Preparing Your Dog for a New Baby

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Dog and BabyMany couples begin their family together with a dog and while this dog is their first child they often become concerned when they decide to add a human child to their family. Their concerns often times revolve around how their dog will react to having a new baby in the household and it is not uncommon for new parents to be concerned that their dog will harm their new child. As it happens; however, the majority of family dogs react very well to a new baby in the household and while it may be a new situation for the dog they adapt well and most of the time they adapt more quickly than the parents do. Dogs care for their pack and as your dogs pack when you bring a new pack member home your dog will respect that member as a part of the pack. When issues do occur it is often because parents allow the dog to become confused about the new babies place in the family pack and this can be prevented quite easily by understanding how to introduce your dog to the newest member of the family is key.

Early Steps to Take with your Dog

When it comes to preparing your dog for a new baby there are quite a few steps that you can take to help make the transition a positive one for your dog. It is important to put in as much effort and time as possible to prepare your dog to accept your new baby in a positive way because neither your baby nor your dog are going anywhere so it is best to help the family to live in harmony. Some of the steps that you can take to help your new babies transition in to the home a positive one include: introduce your dog to children, set up your nursery and baby proof your household, prepare for babies arrival with as many supplies as possible, utilize a crying baby doll, arrange for care for your dog during your time in the hospital, introduce your dog to the baby’s scent before the baby comes home, return home to greet your dog before introducing the baby, allow someone to introduce the baby to the dog while you accompany the dog, and finally never ever leave a dog alone with a baby or child.

The first and most important step in preparing a dog for a new baby is to make sure that the dog is familiar with children in general. Children can be a scary concept to dogs that are not familiar with such small people and so it is important to expose a dog to children at the earliest age possible. Exposure to children can include monitored visits with family children, neighbor children or simply visits to the park. Children should be encouraged to approach the dog slowly and hold out their hands to allow the dog to become familiar with their scent. Once the dog has smelled the child’s scent allow the child to stroke the dog gently, preferably on their shoulders or ears. Exposing dogs to children as often as possible will make children a common feature of every day interactions and will reduce the likelihood that your dog will become startled by the appearance of a baby in their home.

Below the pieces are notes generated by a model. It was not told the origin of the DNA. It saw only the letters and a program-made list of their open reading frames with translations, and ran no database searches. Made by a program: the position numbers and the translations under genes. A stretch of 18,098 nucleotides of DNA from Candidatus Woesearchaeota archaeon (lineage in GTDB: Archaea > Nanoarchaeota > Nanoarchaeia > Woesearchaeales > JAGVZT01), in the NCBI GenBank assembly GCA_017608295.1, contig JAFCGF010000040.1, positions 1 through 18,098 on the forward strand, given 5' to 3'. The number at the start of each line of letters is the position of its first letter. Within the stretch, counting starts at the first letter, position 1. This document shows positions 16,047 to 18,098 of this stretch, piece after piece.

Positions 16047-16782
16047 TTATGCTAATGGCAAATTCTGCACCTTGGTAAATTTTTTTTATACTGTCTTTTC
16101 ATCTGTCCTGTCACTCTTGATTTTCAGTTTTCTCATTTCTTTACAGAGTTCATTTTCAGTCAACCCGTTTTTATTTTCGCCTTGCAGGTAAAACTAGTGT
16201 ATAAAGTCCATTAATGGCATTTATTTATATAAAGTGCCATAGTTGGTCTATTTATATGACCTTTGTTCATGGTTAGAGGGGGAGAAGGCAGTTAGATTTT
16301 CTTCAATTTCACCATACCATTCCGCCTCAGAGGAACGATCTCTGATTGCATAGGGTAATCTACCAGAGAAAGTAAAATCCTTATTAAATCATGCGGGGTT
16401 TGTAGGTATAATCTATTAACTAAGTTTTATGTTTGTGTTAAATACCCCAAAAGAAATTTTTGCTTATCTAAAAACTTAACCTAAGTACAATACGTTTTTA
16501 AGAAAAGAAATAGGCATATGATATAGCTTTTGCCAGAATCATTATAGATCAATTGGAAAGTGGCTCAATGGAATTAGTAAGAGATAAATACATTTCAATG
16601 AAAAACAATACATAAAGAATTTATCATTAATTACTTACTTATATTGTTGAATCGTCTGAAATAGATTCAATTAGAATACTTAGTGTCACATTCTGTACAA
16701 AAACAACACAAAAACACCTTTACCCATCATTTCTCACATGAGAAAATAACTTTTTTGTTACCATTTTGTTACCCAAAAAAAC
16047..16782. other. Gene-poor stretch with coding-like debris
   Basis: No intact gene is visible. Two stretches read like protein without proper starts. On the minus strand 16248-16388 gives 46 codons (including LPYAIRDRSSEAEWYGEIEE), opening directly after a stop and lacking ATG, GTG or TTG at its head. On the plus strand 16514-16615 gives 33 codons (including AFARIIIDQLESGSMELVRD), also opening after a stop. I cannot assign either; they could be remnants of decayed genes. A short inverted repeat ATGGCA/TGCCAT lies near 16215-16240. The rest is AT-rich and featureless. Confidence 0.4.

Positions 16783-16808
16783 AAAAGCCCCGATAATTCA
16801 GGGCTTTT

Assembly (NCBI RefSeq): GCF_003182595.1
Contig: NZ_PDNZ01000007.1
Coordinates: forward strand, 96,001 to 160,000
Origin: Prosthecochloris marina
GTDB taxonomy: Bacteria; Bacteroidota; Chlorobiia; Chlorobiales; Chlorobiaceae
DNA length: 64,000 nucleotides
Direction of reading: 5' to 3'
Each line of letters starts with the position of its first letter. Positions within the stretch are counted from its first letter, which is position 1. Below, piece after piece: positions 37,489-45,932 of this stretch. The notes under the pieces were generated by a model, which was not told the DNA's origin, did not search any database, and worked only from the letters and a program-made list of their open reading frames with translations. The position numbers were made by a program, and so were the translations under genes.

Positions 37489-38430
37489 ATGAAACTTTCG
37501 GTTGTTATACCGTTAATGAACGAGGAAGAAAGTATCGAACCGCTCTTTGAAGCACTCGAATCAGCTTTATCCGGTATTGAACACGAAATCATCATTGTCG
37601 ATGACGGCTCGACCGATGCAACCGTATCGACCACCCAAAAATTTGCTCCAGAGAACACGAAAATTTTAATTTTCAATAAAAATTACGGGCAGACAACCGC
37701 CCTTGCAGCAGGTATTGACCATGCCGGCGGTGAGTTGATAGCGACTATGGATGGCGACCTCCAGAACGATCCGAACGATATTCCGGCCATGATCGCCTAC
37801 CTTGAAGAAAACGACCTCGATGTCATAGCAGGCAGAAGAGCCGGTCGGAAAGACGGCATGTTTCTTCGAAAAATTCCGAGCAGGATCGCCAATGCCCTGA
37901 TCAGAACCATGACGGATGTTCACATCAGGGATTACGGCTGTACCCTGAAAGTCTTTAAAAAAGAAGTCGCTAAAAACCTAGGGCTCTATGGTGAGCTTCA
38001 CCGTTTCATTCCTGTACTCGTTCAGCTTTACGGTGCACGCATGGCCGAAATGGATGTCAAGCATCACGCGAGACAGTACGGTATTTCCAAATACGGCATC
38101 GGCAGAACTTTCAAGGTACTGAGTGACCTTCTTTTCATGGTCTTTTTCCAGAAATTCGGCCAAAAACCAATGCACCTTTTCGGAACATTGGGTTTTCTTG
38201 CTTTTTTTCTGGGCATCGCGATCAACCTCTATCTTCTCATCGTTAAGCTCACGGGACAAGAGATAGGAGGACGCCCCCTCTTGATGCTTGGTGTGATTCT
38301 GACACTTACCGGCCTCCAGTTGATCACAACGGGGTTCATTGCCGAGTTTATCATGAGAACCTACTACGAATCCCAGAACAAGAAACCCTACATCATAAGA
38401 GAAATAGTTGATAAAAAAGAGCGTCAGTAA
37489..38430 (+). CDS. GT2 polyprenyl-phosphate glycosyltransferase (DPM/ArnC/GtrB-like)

Establishing the Baby’s Nursery

Setting up the nursery in your home is an important step to show your dog that changes are taking place in the home. Not only will setting up your nursery allow your dog to see that something is changing but it will also allow him the chance to investigate the nursery and take in the new smells of the baby’s new room. For a dog, scents are a particularly important factor of life and to be able to investigate the babies nursery and the new smells of the nursery ahead of time will help to reduce the curiosity of your dog once your new baby comes home. By showing your dog what to expect in the nursery and allowing them to look around and get used to changes you will reduce the chance that your dog will be increasingly curious about the nursery later on. It is also important at this time to begin baby proofing your household. Baby proofing includes the addition of baby gates throughout the house. It is important to teach dogs about the baby gates and other new changes around the house that are designed to protect your new baby. While baby gates may not be particularly scary items they are different items to your dog and it is important that they learn about them and their existence before the baby comes home to prevent the introduction of too many new stimuli at once.

Introducing Baby Items to the Dog

In addition to creating the nursery and baby proofing the house ahead of time it is also important to introduce new items that will be vital for your baby such as diapers, cleaning supplies, bottles etc. All of these items carry a unique scent and by introducing those in to the house before baby comes home you are allowing your dog time to investigate the new items. It is important; however, to remember that dogs often times investigate with their mouths and some dogs have a particular taste for diapers so make sure that your dog can smell but not eat these items with an introduction that you facilitate.

Preparing Your Dog for Baby Noises

One of the biggest changes that occurs in the household with the introduction of a new baby is the noise level. For a dog the introduction of a crying baby in to a house that was previously rather quiet can be startling. One of the best ways to introduce your dog to the new addition of a baby is to utilize a crying baby doll. Not only will this item introduce your dog to the noise made by a crying baby but it will also introduce your dog to the idea of a small human baby. If you are unable to find a crying baby doll you can utilize a recording of a baby crying and a silent baby doll. When you are at home with your dog you should treat the baby doll like a real child and carry it, hold it, feed it, change it etc just as you would with your baby once it comes home. You dog should become used to these routines even before you return home with your baby so that when you are taking part in these daily chores with your newborn your dog will not show as much curiosity.